The best way to run international travel policy is to approach it like a business, according to Gloria Guevara, chief executive and president of the World Travel and Tourism Council.
A national or international agreement, she says, is "what a corporation would call a business plan with your goals and your KPIs".
Providing that clarity has never been so consequential for the global travel industry, which because of the coronavirus pandemic suffered record losses last year. Aircraft are grounded, hotels shuttered, cruise ships mothballed and borders around the world largely closed.
Three years into her role at the WTTC, Ms Guevara has had to listen to the concerns of about 200 chief executives whose companies are members of her organisation — including hotel groups Marriott and Hilton, online travel agency Expedia, cruise company Carnival, and holiday rentals platform Airbnb — as normal revenue streams have fallen apart. She has also had to wrestle with governments to come up with solutions that will allow international travel to safely resume without spreading Covid-19.
"There is not a day that I don't talk to a government official," she says, adding "at the beginning I was much more frustrated" by the lack of international co-ordination.
Initiatives that will help to save the industry are slowly emerging: travel corridors are beginning to open up between business hubs such as a planned route between Atlanta and Rome, while increasing numbers of airports have begun testing regimes. The promise of mass vaccinations in 2021 offers more hope although the emergence of a particularly infectious strain of coronavirus in Europe signals a setback.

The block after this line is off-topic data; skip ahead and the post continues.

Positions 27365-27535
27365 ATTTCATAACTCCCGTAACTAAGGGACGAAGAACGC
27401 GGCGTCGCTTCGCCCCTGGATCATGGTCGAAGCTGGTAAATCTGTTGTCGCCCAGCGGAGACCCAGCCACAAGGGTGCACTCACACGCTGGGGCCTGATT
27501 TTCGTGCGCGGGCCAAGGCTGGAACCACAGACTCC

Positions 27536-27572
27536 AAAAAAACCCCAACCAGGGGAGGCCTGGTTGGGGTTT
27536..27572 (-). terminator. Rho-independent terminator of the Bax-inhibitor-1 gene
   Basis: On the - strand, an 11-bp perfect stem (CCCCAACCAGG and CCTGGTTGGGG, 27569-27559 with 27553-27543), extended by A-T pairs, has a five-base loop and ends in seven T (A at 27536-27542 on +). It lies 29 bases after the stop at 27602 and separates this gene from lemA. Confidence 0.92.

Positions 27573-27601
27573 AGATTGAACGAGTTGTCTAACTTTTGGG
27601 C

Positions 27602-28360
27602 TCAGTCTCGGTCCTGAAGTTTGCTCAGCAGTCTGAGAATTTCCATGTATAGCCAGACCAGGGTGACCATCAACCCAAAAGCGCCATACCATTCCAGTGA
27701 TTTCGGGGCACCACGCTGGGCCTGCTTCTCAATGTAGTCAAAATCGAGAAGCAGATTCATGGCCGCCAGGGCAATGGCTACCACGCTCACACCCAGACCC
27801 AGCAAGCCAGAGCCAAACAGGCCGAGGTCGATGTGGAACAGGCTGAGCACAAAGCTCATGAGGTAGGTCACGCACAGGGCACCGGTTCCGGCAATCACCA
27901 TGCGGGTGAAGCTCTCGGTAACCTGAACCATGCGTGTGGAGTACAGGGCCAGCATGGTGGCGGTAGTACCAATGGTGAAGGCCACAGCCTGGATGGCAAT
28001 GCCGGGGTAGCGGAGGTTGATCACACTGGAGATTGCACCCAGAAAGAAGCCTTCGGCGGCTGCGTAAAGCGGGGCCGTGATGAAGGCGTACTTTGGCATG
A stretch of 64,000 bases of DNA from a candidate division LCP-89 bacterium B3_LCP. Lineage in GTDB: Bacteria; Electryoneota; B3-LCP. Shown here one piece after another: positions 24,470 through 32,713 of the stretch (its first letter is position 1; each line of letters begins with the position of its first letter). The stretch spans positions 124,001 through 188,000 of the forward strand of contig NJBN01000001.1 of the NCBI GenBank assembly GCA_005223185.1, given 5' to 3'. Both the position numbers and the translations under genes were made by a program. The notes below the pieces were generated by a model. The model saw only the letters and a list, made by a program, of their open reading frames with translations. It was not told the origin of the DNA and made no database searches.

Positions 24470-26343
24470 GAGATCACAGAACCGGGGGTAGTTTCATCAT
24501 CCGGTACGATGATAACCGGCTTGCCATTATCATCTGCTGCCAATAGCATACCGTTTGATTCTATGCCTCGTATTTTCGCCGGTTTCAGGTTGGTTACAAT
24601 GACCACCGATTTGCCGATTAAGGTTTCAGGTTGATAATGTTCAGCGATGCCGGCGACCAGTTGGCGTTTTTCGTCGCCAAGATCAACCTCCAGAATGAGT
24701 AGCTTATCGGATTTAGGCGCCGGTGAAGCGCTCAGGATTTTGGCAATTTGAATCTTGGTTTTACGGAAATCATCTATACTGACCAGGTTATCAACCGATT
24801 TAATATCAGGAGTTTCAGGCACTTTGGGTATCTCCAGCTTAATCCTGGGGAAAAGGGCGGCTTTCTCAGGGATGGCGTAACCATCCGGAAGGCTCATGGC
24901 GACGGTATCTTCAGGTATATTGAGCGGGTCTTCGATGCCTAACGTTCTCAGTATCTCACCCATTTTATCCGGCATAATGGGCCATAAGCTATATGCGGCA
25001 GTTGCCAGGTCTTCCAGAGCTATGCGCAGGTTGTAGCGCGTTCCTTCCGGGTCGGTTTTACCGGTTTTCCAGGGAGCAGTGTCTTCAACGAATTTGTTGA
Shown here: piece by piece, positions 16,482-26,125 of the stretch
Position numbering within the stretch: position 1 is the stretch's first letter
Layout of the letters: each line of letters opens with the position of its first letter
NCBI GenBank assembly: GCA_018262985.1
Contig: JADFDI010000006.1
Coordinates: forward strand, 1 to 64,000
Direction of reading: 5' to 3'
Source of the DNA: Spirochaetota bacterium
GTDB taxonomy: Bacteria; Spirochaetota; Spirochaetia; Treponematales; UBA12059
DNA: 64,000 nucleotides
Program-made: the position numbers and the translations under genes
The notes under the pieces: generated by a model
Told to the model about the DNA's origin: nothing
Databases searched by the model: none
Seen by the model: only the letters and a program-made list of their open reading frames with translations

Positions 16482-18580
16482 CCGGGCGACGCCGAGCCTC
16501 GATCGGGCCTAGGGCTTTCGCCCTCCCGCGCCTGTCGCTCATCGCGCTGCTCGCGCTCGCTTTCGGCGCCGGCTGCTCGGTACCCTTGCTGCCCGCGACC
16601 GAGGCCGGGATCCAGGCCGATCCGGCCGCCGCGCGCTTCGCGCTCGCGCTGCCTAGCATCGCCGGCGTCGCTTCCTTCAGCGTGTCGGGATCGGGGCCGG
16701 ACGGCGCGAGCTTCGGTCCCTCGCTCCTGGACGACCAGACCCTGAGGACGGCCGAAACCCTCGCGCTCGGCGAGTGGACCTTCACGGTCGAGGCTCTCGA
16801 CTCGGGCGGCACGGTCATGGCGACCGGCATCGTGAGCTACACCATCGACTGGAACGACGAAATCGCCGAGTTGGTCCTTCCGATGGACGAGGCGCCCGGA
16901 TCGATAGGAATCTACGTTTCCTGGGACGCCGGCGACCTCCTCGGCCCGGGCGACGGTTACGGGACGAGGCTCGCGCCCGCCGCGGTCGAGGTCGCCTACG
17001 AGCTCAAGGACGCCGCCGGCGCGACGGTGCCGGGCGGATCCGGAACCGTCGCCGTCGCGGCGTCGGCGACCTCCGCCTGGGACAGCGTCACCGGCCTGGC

The ecosystem that makes up the fragmented travel and tourism industry accounts for 330m jobs — a tenth of the total global workforce — and made a 10.3 per cent contribution to worldwide gross domestic product in 2019. The WTTC estimates that if there is no improvement in the current situation a further 32m jobs will be lost from the sector on top of 143m already affected.
The organisation has analysed 90 different crisis scenarios from the past 20 years and also forecasts that GDP created as a result of travel and tourism activity will drop to $4.7bn below 2019's levels.
Ms Guevara believes that travel is "the most resilient sector in the world" but she is concerned about how long the recovery might take.
With the prevailing health crisis, the key hurdle has been the lack of a systematic approach. Countries, faced with rocketing infection rates and death tolls, have looked to their own first but, Ms Guevara says, this has been a mistake.
Speaking over a Zoom call in London, she offers three examples.
First, few countries shared information at the beginning as the pandemic spread round the world, which meant valuable lessons from China, where the first cases of Covid-19 were discovered, or Italy, where the virus first hit in Europe, were missed.
Second, some countries did not buy tests from others, leading to a costly delay in the rollout of testing regimes, and third, the border closures have provoked reciprocal actions, as in May when France announced equivalent measures for any European country that imposed quarantines on its own nationals.
It has all been damaging to the travel industry but Ms Guevara now sees reason for optimism: "Are we where we were supposed to be? No. We have some way to go and we need some countries to step up and have some decent leadership but I feel like we are moving in the right direction."
At least with a vaccine, she adds, we are seeing countries realise that "they depend on each other".